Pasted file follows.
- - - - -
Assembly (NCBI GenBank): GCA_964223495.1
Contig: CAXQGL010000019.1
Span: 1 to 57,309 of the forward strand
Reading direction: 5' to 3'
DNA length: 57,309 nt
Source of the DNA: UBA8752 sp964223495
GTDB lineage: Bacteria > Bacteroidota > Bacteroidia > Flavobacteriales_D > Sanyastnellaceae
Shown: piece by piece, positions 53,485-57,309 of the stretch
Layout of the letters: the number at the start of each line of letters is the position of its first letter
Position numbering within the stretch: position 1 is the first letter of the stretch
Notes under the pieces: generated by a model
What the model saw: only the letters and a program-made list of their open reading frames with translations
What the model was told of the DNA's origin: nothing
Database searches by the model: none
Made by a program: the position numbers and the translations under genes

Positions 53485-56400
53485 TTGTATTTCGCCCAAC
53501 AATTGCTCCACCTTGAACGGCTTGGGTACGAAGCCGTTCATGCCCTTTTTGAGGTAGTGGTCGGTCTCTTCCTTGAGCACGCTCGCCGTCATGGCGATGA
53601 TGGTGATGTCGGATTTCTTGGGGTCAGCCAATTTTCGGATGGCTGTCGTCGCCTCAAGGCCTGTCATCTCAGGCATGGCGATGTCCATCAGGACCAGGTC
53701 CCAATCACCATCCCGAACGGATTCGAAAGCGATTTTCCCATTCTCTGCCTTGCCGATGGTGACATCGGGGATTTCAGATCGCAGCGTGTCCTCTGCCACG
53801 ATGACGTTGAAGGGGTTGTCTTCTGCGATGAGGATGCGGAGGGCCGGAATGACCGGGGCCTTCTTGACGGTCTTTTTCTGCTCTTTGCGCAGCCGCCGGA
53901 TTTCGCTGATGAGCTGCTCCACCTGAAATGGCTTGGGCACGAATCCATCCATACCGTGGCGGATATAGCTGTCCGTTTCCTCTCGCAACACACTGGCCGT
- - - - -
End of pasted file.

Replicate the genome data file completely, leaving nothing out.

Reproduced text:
Assembly (NCBI GenBank): GCA_964223495.1
Contig: CAXQGL010000019.1
Span: 1 to 57,309 of the forward strand
Reading direction: 5' to 3'
DNA length: 57,309 nt
Source of the DNA: UBA8752 sp964223495
GTDB lineage: Bacteria > Bacteroidota > Bacteroidia > Flavobacteriales_D > Sanyastnellaceae
Shown: piece by piece, positions 53,485-57,309 of the stretch
Layout of the letters: the number at the start of each line of letters is the position of its first letter
Position numbering within the stretch: position 1 is the first letter of the stretch
Notes under the pieces: generated by a model
What the model saw: only the letters and a program-made list of their open reading frames with translations
What the model was told of the DNA's origin: nothing
Database searches by the model: none
Made by a program: the position numbers and the translations under genes

Positions 53485-56400
53485 TTGTATTTCGCCCAAC
53501 AATTGCTCCACCTTGAACGGCTTGGGTACGAAGCCGTTCATGCCCTTTTTGAGGTAGTGGTCGGTCTCTTCCTTGAGCACGCTCGCCGTCATGGCGATGA
53601 TGGTGATGTCGGATTTCTTGGGGTCAGCCAATTTTCGGATGGCTGTCGTCGCCTCAAGGCCTGTCATCTCAGGCATGGCGATGTCCATCAGGACCAGGTC
53701 CCAATCACCATCCCGAACGGATTCGAAAGCGATTTTCCCATTCTCTGCCTTGCCGATGGTGACATCGGGGATTTCAGATCGCAGCGTGTCCTCTGCCACG
53801 ATGACGTTGAAGGGGTTGTCTTCTGCGATGAGGATGCGGAGGGCCGGAATGACCGGGGCCTTCTTGACGGTCTTTTTCTGCTCTTTGCGCAGCCGCCGGA
53901 TTTCGCTGATGAGCTGCTCCACCTGAAATGGCTTGGGCACGAATCCATCCATACCGTGGCGGATATAGCTGTCCGTTTCCTCTCGCAACACACTGGCCGT